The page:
Toby Ziegler, ‘Widow/Orphan Control’, 2011, Simon Lee Gallery

About Toby Ziegler

Toby Ziegler arrived at his distinctive process of art-making following his graduation from art school as a way of dealing with the disillusionment he felt about being an artist. Using 3-D modeling software, Ziegler takes found images (Flemish Old Master paintings, John Constable's clouds, 16th-century pornography) and translates them into pixels. Then, he works over Inkjet prints of the results by hand with paint or correction fluid, or, more recently, renders them in oil on canvas or aluminum panels. Ziegler's sculptures likewise begin from flat source images redrawn as 3-D models. In The Alienation of Objects (2010), Ziegler used grainy photos of the Iberian head Pablo Picasso famously stole from the Louvre and chiseled away at to remake the sculpture in a Cubist redo, part two. Ziegler has also turned Victorian England's kitsch Staffordshire pottery dogs into towering geometric forms of cardboard and gesso.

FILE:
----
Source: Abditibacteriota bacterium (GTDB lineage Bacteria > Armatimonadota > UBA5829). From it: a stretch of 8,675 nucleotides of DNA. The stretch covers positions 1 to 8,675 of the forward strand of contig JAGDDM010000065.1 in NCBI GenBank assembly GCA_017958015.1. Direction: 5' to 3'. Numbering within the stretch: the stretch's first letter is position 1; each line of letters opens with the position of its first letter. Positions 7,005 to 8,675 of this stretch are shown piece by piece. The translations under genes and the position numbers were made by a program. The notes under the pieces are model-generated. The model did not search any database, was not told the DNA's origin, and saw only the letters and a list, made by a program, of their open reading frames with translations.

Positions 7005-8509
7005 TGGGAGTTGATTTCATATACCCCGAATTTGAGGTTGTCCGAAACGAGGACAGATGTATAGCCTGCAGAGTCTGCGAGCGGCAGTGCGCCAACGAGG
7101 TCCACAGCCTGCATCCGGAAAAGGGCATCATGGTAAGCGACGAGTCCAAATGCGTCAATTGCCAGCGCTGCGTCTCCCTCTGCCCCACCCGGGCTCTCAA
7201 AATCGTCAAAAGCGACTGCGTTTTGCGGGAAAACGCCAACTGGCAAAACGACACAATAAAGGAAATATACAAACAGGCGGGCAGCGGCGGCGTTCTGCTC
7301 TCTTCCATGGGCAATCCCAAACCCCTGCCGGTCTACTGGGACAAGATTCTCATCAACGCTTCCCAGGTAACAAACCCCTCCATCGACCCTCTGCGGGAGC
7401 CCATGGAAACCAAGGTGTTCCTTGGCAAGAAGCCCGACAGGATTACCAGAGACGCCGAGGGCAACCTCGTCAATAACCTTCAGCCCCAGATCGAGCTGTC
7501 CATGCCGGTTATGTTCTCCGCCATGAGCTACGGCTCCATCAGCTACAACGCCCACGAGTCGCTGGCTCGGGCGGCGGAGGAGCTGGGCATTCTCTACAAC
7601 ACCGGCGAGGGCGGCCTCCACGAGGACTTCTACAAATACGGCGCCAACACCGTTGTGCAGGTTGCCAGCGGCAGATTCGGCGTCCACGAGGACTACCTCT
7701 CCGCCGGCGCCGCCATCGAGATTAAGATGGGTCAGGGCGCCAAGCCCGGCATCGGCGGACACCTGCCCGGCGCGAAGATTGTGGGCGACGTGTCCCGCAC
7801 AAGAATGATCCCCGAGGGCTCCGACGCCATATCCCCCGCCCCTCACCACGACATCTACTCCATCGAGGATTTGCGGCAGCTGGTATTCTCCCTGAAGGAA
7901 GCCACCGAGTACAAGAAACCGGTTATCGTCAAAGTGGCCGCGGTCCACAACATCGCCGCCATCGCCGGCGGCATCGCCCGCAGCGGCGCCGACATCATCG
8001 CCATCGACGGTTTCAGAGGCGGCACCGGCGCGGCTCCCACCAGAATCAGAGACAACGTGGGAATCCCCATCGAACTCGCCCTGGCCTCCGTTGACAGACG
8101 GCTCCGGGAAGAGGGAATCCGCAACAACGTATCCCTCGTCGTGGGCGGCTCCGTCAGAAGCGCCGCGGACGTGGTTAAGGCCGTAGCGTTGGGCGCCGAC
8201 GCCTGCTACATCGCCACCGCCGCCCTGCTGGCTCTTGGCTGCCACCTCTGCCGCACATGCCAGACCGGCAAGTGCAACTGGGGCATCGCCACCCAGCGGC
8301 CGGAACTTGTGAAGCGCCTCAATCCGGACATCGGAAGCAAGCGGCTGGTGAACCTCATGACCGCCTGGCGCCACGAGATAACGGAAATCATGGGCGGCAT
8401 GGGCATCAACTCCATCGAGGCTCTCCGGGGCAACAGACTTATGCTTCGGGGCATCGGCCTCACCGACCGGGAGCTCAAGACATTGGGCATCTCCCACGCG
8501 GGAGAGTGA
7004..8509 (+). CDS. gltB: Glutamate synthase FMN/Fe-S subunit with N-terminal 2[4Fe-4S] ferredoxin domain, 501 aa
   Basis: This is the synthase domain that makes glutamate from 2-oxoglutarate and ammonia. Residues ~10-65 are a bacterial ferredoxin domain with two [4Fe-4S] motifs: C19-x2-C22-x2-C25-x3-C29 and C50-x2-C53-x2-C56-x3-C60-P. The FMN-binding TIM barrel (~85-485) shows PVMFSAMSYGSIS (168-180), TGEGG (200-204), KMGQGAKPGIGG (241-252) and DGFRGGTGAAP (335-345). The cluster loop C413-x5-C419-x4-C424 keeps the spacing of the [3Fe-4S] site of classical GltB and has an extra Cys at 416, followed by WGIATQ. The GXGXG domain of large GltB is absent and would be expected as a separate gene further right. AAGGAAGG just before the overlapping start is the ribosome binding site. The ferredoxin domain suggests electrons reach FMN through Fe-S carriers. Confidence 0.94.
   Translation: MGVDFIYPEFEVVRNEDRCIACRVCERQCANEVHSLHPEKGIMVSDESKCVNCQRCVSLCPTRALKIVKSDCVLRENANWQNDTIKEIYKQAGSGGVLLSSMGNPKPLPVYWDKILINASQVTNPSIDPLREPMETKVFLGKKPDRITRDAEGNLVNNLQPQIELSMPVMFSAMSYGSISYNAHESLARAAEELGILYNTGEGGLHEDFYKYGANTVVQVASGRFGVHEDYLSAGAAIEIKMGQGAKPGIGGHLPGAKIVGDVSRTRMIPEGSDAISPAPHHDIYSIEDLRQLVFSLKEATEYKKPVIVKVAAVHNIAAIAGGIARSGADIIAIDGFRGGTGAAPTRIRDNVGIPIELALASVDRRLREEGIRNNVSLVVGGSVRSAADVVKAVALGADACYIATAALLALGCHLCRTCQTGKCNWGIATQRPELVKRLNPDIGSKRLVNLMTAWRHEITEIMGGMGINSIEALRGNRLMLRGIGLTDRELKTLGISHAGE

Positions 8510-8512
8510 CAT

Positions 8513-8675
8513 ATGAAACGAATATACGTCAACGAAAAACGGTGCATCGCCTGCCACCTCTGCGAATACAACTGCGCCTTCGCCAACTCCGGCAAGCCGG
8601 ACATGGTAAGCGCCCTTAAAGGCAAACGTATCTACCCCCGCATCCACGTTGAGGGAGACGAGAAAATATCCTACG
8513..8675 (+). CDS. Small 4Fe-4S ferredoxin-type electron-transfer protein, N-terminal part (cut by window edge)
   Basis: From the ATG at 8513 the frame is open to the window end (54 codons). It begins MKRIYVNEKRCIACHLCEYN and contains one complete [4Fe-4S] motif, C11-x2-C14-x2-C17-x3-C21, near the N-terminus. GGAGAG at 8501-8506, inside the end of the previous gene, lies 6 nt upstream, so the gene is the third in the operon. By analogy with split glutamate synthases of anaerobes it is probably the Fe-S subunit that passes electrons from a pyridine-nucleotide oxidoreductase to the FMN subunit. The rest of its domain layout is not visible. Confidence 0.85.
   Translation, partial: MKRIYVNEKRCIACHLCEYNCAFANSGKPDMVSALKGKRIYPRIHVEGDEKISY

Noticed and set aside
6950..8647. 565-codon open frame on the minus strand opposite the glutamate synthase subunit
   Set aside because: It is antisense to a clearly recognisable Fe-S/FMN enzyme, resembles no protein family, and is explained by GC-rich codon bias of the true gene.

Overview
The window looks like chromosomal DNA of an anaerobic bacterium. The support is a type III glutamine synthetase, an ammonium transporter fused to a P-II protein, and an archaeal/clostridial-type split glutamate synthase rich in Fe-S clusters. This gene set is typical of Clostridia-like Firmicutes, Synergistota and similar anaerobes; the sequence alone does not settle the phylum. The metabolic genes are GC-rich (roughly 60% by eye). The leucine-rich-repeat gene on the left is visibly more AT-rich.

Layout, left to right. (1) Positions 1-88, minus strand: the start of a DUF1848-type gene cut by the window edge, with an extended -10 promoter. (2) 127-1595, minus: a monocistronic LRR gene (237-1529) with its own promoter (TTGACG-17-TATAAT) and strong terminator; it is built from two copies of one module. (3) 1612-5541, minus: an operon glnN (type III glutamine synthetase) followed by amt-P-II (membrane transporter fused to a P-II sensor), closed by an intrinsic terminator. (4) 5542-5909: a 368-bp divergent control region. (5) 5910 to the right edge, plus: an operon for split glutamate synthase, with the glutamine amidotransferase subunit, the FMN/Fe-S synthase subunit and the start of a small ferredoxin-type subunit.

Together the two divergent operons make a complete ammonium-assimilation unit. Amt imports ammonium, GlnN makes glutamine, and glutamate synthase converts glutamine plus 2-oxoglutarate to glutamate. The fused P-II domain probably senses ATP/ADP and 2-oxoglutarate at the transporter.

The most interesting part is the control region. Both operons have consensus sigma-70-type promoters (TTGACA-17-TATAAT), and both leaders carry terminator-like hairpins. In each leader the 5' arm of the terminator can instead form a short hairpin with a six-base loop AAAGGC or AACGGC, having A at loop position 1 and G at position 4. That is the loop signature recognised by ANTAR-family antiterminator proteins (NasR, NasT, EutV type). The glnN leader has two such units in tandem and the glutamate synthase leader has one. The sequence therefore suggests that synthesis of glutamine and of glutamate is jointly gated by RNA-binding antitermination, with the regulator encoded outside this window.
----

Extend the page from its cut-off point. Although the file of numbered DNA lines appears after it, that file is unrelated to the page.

British, b. 1972, London, United Kingdom, based in London, United Kingdom